Monday, July 21, 2008

Movie: Tight Spot (1955)

In a conversation at work the other day, I made a passing reference to “script geeks” as a subset of “film geeks.” As if that’s not what I am. A writer’s name on a movie is all the excuse I need to watch.

Take, for example, William Bowers. He was responsible for any number of terrific westerns (The Gunfighter, The Sheepman, Support Your Local Sheriff!) as well as crime dramas like Cry Danger.

Tight Spot is a lesser effort; Bowers couldn’t get the movie past its stage origins. Ginger Rogers is a brassy dame released from prison by ambitious D.A. Edward G. Robinson and his hard-nosed investigator Brian Keith. They’re prosecuting a ruthless crime boss (Lorne Greene) who’s just killed the primary witness against him. Robinson’s only hope to send the capo packing is for Ginger to testify in open court.

There are some good late twists, and the single setting of a hotel room becomes nicely claustrophobic. Best of all is Ginger’s performance as the not-so-tough girl who can’t believe that the law or a man like Keith could be genuinely interested in her.

Tight Spot was directed by Phil Karlson, a name that keeps coming up around here. At Mystery*File, Steve Lewis considers another Karlson movie.

Movies: All Supered Out

Over the weekend I saw and enjoyed both Hellboy 2: The Golden Army and The Dark Knight. Don’t let anyone tell you that Christopher Nolan doesn’t have a sense of humor. Anyone who casts The Tick’s Batmanuel as mayor of Gotham City is a joker in his own way.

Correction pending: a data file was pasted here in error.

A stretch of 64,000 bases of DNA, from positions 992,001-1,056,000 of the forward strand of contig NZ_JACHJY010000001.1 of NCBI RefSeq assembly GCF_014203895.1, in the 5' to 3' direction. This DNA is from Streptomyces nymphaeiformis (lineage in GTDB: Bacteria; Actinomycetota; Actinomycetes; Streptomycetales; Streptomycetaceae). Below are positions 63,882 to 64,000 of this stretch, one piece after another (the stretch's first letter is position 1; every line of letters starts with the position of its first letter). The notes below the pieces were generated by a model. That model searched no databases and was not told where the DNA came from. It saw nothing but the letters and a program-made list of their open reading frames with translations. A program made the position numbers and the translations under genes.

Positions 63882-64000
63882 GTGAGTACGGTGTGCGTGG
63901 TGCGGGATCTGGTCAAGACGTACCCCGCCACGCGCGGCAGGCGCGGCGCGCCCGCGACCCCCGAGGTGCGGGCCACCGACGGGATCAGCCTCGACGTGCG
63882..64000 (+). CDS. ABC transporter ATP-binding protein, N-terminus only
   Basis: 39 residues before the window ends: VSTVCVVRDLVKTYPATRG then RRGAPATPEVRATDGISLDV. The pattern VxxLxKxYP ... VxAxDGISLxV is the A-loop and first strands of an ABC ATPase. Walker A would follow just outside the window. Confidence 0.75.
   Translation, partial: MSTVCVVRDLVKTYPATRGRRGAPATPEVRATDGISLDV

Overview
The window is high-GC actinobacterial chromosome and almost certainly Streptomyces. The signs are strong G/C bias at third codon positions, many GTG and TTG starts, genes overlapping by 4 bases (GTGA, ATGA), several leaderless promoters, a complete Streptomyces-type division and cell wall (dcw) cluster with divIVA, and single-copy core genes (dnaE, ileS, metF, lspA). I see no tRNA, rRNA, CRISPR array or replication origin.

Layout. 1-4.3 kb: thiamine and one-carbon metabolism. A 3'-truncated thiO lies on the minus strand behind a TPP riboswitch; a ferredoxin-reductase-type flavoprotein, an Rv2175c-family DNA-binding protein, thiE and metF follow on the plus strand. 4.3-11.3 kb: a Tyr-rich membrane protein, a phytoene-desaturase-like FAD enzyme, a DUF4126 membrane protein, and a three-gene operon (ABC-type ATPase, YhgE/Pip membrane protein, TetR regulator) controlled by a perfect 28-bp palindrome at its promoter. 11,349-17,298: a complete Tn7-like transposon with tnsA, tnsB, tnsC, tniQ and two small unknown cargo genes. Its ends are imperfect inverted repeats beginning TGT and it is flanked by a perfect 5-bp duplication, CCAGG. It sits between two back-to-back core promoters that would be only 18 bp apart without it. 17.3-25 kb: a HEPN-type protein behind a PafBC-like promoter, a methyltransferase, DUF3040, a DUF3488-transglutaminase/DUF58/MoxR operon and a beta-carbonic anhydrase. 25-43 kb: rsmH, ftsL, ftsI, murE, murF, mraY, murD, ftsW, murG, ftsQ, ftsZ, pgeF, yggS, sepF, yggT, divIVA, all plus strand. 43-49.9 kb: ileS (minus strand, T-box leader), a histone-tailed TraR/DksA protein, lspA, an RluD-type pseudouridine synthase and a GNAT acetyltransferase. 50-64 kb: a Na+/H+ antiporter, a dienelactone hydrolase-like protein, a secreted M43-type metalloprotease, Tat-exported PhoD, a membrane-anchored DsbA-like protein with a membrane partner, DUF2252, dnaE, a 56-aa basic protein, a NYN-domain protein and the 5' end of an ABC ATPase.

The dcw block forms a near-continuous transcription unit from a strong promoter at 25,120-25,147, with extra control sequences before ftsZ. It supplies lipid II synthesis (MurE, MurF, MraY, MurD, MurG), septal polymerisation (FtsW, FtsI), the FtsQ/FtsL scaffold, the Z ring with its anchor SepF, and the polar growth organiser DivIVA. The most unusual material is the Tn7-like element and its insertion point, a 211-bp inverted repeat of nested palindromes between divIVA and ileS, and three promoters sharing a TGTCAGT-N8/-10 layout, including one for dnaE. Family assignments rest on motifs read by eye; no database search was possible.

This makes me sound like an easy date, but I’ve liked all of this summer’s superhero ‘stravaganzas. Made by people who take the form seriously, they feature a range of tones and textures. None more so than Hancock, which while not perfect plays with the genre in some very interesting ways.

That said, I don’t need to see another of these movies for a good long while. Five in one summer is enough. Stop with the beautiful freaks and the billionaire crime fighters. I want suspenseful movies with more human dimensions. I want amnesiac assassins, obsessed Secret Service agents, hapless saps caught up in global conspiracies. You know, stuff we can relate to.

Where is this season’s version of The Bourne Ultimatum? OK, there’s Tell No One, a French adaptation of Harlan Coben’s novel that improves on the book. But that’s nowhere near big enough.

Am I the only person who recalls the halcyon summer of 1993? The Firm. In the Line of Fire. The Fugitive. Three crowd-pleasers. Three Oscar nominees. Three smash hits. And not a steel suit or a cursed scroll in the bunch.

So it’s agreed. No more superhero movies for the foreseeable future.

Or until Watchmen comes out. Because that looks friggin’ awesome.